Step 2: Get your code onto Bitbucket

Now that you have a repository, let's get your code into it. You can either add unversioned code or push an existing Git or Mercurial project.

Add an existing, unversioned code to an empty repository

If you have code on your local machine that is not under source control, you can prepare it by making it's directory a Git or Mercurial repository. From there, you push it to Bitbucket.

If you want a Git repository

  1. From your terminal, change to the root directory of your existing code.
  2. Initialize the directory under source control from the following command:

    $ git init
  3. Add the existing files to the repository you have initialized:

    $ git add .
  4. Commit the files:

    $ git commit -m 'initial commit of full repository'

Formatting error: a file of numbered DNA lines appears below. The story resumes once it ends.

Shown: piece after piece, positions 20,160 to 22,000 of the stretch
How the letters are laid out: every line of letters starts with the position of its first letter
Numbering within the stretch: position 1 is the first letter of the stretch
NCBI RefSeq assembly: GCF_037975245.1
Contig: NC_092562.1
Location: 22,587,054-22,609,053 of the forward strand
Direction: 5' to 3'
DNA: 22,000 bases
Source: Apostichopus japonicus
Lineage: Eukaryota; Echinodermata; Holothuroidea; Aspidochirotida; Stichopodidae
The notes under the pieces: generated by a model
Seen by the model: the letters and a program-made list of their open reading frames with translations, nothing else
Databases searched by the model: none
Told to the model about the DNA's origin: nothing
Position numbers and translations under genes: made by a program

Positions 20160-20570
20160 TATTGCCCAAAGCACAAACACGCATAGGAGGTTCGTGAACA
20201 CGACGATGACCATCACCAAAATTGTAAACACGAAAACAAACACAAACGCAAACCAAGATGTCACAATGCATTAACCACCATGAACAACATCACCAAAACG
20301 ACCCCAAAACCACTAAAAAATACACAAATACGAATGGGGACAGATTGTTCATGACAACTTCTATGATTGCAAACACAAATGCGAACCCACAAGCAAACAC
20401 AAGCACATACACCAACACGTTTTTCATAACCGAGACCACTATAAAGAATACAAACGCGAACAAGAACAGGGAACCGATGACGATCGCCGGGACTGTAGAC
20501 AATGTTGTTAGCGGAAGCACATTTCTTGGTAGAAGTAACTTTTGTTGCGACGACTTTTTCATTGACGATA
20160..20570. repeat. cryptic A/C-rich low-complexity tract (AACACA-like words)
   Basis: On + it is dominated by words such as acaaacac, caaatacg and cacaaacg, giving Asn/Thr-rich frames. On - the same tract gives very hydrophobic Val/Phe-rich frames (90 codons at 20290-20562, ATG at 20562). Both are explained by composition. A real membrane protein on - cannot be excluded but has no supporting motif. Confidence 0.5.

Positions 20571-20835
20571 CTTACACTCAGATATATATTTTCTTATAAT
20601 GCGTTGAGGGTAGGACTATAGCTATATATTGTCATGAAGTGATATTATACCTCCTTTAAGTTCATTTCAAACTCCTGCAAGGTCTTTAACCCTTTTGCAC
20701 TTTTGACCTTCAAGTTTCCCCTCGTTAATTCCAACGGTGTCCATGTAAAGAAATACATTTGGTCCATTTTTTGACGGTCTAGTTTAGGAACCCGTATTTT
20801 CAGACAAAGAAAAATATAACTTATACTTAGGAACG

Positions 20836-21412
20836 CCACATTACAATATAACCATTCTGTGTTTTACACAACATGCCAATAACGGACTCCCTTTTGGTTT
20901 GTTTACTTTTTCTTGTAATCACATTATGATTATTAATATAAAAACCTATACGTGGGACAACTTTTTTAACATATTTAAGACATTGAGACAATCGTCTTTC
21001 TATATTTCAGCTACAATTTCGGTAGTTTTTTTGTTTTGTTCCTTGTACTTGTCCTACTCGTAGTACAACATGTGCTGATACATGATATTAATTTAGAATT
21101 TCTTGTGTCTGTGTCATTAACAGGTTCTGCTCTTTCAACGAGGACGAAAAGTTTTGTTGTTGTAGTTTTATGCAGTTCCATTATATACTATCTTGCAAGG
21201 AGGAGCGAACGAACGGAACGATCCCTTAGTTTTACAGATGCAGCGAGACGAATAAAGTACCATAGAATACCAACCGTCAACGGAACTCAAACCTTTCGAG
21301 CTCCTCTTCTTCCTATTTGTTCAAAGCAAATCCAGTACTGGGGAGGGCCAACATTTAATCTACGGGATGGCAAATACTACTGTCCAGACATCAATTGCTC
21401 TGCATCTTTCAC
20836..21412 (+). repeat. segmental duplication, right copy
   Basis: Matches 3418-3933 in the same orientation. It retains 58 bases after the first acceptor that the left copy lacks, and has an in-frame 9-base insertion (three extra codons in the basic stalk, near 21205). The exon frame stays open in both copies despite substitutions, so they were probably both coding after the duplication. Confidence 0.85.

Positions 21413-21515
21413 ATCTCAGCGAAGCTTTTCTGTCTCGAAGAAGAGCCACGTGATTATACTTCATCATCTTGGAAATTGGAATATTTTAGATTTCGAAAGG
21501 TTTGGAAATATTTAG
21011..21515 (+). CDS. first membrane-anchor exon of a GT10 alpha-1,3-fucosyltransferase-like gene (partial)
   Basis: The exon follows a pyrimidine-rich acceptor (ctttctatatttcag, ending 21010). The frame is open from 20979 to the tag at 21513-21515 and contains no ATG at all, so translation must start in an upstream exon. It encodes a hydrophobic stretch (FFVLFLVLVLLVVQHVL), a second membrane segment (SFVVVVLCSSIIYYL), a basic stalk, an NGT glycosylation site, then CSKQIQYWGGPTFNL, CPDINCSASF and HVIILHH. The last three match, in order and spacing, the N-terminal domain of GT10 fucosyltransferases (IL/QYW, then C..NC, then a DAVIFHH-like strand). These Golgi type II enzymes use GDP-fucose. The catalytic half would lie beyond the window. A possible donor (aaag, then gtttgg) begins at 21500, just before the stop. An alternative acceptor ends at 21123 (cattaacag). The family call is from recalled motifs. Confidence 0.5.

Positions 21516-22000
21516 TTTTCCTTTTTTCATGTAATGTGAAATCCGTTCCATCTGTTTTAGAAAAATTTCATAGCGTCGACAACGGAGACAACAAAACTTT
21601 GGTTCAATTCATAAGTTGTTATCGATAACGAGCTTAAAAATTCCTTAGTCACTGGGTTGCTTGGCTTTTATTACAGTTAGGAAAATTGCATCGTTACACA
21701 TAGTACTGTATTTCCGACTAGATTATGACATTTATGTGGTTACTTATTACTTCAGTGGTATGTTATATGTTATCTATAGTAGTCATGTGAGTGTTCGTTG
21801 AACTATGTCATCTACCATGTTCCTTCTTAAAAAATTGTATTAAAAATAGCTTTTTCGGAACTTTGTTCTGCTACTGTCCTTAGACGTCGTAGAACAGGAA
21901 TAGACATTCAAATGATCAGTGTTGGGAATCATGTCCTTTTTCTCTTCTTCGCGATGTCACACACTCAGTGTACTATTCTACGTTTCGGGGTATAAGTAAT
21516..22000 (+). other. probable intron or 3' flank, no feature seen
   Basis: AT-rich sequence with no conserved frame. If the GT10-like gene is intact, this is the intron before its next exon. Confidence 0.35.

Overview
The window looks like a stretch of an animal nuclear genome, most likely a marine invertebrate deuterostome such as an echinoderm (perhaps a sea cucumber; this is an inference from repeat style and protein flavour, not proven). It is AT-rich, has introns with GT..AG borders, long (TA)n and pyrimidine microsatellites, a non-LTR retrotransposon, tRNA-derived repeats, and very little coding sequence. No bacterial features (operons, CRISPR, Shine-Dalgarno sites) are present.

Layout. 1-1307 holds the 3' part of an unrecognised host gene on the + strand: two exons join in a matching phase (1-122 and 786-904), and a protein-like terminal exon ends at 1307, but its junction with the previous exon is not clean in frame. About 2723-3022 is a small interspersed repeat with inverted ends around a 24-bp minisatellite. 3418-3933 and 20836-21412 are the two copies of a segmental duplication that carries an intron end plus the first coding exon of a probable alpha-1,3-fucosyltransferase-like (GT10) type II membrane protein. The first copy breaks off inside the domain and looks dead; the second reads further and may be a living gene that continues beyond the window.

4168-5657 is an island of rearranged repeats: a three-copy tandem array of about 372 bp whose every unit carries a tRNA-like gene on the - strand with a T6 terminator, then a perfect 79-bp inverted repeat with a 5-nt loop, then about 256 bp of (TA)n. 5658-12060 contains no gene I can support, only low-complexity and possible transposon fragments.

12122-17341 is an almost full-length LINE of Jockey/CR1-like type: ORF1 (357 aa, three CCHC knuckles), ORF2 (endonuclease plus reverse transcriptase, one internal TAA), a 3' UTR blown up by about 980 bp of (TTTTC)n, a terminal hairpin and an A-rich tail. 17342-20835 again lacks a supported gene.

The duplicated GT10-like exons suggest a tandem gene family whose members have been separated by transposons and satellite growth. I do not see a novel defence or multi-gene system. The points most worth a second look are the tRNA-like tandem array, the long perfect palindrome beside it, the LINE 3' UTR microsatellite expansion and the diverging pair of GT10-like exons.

5. From the Overview page of the repository you created in Bitbucket, choose I have an existing project.
  6. Connect your new local repository to the remote repository on Bitbucket. To do that, copy the git remote path that you see under I have an existing project and enter it in the command line.
  7. Push all the code in your local repo to Bitbucket with the following command:

    $ git push -u origin --all

If you want a Mercurial repository

  1. From your terminal, change to the root directory of your existing code.
  2. Initialize the directory under source control from the following command:

    $ hg init
  3. Add the existing files to the repository you have initialized:

    $ hg add
  4. Commit the files:

    $ hg commit -m 'initial commit of full repository'